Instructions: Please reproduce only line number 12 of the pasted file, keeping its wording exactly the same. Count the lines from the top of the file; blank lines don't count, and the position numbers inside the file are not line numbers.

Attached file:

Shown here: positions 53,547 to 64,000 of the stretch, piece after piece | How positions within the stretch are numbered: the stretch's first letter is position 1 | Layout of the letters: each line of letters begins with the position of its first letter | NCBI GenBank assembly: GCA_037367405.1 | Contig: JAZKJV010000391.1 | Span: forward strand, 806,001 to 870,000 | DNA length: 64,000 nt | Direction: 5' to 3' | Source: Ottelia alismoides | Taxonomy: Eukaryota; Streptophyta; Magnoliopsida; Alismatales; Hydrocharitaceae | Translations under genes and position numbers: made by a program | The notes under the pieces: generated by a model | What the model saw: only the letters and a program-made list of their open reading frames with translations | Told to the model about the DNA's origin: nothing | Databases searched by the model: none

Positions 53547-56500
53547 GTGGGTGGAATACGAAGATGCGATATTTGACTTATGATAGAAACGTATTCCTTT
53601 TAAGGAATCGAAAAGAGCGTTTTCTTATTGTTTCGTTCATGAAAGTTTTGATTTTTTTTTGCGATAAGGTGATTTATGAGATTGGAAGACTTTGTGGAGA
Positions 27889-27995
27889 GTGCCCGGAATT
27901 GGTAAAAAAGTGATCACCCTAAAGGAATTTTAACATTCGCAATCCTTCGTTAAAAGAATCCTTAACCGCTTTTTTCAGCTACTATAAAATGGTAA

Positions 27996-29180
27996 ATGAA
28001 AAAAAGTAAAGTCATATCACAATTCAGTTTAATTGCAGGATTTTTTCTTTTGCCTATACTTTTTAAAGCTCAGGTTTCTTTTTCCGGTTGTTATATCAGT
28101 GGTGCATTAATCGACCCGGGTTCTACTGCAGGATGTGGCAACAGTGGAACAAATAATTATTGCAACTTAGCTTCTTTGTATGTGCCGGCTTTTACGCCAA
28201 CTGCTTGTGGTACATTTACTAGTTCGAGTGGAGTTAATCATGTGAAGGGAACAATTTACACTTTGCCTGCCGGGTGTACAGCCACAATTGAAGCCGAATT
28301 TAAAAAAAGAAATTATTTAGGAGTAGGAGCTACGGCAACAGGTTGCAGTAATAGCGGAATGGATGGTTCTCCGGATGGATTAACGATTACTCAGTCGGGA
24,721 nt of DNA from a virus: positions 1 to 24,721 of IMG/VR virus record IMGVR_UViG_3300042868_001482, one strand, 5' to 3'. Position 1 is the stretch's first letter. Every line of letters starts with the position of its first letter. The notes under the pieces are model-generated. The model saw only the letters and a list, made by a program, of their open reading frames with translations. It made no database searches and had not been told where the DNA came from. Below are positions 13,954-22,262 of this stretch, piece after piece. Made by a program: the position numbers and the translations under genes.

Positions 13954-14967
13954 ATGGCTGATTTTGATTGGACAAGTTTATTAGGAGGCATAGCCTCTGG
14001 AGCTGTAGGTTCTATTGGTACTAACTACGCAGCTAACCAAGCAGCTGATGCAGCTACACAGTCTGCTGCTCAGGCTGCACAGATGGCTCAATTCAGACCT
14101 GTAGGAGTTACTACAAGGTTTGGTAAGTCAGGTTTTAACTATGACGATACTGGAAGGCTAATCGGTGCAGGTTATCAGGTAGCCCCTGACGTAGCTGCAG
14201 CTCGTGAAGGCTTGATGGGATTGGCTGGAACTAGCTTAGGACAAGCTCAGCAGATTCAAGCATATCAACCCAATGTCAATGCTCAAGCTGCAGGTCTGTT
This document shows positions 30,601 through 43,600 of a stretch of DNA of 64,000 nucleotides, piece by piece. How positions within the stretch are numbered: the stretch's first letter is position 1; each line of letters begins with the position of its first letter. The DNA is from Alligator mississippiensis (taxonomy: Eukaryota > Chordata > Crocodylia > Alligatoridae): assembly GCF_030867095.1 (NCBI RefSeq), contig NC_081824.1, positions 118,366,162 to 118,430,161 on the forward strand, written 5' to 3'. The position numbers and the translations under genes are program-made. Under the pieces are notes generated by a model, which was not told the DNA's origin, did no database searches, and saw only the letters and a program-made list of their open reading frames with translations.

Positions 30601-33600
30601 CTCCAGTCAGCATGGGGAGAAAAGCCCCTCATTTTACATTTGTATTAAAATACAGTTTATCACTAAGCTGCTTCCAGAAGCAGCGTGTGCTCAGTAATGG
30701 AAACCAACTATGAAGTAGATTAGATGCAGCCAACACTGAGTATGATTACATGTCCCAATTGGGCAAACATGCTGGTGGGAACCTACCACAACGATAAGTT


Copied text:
28201 CTGCTTGTGGTACATTTACTAGTTCGAGTGGAGTTAATCATGTGAAGGGAACAATTTACACTTTGCCTGCCGGGTGTACAGCCACAATTGAAGCCGAATT